What do you hope to build Edible Gardens into?
I think in the city many people are very disconnected from nature already. Kids don’t know where their food come from, even adults just — well, they know that it comes from a farm but it’s just not important to them anymore and that it’s like walls, you don’t know what’s beyond them. I hope to bring them just a bit closer, and to get people to understand a little bit more about nature. And do it in a commercially sustainable way.
We’re building gardens- we’re building gardens now for hotels, for restaurants, for schools and we’ll continue to do that. But we hope to start our own organic farm, a larger scale one, one acre or something like that and then run the sustainable business, and then employ people who can do it. There are a lot of people in the elderly homes who actually have a very keen interest in growing. Instead of asking them to travel all the way to Jurong to work in McDonalds, we hope that by sprouting out these urban farms, they can work in and own these spaces, to grow vegetables that they can sell to the *zichar* stall down there. Then they can live with a bit more dignity.
Nurturing and growing food is an empowering process, because you have control over the basic necessities of your life. Right now you’re controlled by supermarkets. Growing and selling food, on one hand empowers the community and creates the link [between the community] and that *zichar* stall downstairs. But that’s a long way away. So obviously we’ve got to convince the government by building the sustainable business first.
I hope to bring them just a bit closer, and to get people to understand a little bit more about nature. And do it in a commercially sustainable way.
What’s some advice you’d give to a young Singaporean?
I guess it’s doing something that you’re passionate in, because I followed my passion and I went to explore and discover it, even though I was told not to go. If you follow your passion and you work hard, things will naturally fall into place, if you’re doing something good for the world. You’ll still have challenges but some how the universe will guide you along the way.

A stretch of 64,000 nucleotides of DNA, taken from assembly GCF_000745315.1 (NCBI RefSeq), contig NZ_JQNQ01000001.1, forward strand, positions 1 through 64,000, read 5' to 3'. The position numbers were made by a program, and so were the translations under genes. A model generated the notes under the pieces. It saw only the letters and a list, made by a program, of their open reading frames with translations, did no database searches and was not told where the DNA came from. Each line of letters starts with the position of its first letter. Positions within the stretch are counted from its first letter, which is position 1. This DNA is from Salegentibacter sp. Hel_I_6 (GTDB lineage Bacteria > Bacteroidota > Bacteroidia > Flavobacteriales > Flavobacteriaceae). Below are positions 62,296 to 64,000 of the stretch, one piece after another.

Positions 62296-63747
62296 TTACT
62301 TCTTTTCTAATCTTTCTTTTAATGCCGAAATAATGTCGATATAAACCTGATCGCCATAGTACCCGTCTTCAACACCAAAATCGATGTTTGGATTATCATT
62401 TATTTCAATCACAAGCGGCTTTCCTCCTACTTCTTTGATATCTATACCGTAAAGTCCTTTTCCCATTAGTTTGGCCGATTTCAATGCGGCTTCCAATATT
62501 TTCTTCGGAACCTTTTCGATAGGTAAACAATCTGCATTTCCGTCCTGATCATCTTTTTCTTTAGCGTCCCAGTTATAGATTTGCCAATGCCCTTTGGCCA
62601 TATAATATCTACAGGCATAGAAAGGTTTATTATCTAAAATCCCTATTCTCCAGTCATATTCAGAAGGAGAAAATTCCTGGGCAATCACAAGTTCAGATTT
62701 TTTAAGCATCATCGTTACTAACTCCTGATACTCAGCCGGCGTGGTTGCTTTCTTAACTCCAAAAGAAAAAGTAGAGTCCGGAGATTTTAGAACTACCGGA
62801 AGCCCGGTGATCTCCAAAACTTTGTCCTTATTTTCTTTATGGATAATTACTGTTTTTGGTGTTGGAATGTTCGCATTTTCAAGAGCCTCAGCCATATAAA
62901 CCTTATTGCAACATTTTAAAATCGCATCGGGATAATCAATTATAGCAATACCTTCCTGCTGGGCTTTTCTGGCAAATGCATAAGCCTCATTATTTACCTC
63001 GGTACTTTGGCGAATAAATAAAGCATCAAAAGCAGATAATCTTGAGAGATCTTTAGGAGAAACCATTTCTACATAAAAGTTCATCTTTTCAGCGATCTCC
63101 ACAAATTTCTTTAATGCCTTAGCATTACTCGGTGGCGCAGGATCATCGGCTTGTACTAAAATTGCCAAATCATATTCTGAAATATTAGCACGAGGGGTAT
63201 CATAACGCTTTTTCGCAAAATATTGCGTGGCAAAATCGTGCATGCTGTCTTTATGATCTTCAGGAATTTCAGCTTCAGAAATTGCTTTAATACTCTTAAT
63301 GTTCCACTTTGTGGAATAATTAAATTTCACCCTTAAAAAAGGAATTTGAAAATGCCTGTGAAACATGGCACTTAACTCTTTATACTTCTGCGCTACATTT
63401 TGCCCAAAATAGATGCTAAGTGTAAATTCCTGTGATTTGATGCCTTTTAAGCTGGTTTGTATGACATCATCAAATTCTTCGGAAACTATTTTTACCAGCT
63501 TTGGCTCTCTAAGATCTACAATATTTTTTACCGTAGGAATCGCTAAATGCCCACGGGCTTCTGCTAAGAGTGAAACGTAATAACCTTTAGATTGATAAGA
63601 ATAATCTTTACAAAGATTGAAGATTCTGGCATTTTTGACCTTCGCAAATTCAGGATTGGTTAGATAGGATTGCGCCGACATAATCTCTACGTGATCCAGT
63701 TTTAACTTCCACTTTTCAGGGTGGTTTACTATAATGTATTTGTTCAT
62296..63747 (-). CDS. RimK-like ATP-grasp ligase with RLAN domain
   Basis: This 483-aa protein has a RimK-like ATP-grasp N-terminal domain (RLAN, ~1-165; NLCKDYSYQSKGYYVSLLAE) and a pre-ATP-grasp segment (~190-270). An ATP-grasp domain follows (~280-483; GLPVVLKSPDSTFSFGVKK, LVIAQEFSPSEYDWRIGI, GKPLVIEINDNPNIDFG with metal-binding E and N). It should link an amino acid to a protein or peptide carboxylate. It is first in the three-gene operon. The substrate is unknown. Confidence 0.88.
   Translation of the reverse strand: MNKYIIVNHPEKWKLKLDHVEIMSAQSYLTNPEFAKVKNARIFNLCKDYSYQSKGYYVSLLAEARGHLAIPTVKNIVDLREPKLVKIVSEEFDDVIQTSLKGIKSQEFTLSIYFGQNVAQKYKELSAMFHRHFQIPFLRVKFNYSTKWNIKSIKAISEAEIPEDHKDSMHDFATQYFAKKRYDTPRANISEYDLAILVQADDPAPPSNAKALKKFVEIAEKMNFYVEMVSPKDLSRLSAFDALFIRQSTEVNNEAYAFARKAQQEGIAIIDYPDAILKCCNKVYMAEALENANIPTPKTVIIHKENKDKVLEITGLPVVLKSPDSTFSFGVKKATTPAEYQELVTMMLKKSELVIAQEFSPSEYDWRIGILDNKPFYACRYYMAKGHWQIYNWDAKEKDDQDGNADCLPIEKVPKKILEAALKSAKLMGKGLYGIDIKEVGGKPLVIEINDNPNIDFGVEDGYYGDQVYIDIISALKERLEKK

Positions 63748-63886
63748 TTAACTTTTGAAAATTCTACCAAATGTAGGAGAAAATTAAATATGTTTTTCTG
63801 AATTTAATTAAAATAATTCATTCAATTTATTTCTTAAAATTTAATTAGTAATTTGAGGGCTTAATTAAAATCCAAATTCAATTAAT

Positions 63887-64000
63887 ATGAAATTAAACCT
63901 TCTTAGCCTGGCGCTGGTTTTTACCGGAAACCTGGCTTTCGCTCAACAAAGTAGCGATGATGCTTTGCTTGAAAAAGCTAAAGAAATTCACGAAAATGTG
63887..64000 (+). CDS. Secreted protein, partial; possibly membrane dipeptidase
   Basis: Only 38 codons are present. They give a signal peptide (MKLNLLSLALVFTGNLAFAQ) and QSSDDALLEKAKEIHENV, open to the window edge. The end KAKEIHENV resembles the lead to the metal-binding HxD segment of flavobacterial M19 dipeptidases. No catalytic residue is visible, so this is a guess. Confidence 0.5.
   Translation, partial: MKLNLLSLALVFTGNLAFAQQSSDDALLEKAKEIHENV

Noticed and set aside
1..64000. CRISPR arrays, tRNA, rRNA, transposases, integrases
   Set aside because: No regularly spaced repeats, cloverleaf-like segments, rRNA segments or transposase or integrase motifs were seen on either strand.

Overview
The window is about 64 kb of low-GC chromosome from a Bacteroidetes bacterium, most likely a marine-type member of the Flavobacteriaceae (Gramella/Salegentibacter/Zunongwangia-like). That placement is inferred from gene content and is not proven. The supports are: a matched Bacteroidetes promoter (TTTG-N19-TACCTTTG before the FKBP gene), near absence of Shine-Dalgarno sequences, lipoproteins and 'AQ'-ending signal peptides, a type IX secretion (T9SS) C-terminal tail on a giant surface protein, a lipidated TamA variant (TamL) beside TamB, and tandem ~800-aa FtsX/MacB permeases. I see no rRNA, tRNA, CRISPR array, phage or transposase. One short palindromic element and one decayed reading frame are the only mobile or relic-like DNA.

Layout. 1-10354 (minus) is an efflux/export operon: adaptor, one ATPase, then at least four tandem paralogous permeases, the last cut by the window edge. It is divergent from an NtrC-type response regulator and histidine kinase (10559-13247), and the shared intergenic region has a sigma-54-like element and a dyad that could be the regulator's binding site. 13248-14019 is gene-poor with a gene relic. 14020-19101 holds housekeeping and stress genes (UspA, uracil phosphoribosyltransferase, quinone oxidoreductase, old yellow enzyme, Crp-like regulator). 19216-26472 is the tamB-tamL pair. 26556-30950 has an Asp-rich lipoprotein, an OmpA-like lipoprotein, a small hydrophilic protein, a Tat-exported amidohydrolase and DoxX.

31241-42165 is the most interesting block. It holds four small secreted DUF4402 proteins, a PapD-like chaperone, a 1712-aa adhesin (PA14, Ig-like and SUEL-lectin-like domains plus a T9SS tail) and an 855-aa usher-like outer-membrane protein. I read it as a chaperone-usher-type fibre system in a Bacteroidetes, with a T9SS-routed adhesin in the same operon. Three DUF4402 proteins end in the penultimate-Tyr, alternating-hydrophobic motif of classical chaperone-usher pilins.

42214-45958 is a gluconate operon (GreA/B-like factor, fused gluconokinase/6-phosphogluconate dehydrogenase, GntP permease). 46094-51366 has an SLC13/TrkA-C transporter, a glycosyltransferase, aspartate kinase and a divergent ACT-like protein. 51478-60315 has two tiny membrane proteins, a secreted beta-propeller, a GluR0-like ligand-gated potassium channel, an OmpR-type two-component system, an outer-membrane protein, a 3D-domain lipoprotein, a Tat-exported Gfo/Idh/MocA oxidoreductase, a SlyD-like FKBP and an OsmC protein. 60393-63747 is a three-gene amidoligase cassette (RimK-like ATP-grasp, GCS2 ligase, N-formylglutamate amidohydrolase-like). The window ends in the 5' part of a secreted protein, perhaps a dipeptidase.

Travelling and experiencing it [yourself] is very important. You get a lot of inspiration when you travel and meet people, like-minded people. And then you realized that, hey, you’re not special or we’re not weird, you know, the there are other people are doing it and they’ve been doing for ages. We’ve met families that have brought up two generations living very sustainably, and not buying things. They live on a farm daily, and that’s all they have. When you travel, you get inspiration, and you come back here you can share that with people that don’t have the chance to travel. And it’s about the way you travel, because you can have two people go to the same destination and have a totally different experience. You have to be adventurous and meet people, and make the experience worth it.
Have you heard about artificial maturity? Today’s teenagers or youngsters grow up and they’re not matured by experience, they are matured by what they see on the iPhone or iPad or the internet. In psychology they call this artificial maturity. They think they know everything about the world but actually they really don’t know because they haven’t lived it yet. So go live it!